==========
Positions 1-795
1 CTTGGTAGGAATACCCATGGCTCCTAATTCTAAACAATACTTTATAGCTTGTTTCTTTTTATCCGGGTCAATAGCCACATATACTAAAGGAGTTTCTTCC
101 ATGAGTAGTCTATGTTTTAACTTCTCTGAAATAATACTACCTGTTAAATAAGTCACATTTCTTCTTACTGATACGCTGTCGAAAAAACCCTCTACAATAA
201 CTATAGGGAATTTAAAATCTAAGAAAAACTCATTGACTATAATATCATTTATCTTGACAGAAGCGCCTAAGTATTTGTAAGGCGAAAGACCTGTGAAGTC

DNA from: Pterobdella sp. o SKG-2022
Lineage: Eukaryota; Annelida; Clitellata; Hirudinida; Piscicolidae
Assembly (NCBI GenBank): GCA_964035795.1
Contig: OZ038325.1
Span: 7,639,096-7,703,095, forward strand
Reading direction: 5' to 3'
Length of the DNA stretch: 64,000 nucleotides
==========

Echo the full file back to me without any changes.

Positions 1-795
1 CTTGGTAGGAATACCCATGGCTCCTAATTCTAAACAATACTTTATAGCTTGTTTCTTTTTATCCGGGTCAATAGCCACATATACTAAAGGAGTTTCTTCC
101 ATGAGTAGTCTATGTTTTAACTTCTCTGAAATAATACTACCTGTTAAATAAGTCACATTTCTTCTTACTGATACGCTGTCGAAAAAACCCTCTACAATAA
201 CTATAGGGAATTTAAAATCTAAGAAAAACTCATTGACTATAATATCATTTATCTTGACAGAAGCGCCTAAGTATTTGTAAGGCGAAAGACCTGTGAAGTC

DNA from: Pterobdella sp. o SKG-2022
Lineage: Eukaryota; Annelida; Clitellata; Hirudinida; Piscicolidae
Assembly (NCBI GenBank): GCA_964035795.1
Contig: OZ038325.1
Span: 7,639,096-7,703,095, forward strand
Reading direction: 5' to 3'
Length of the DNA stretch: 64,000 nucleotides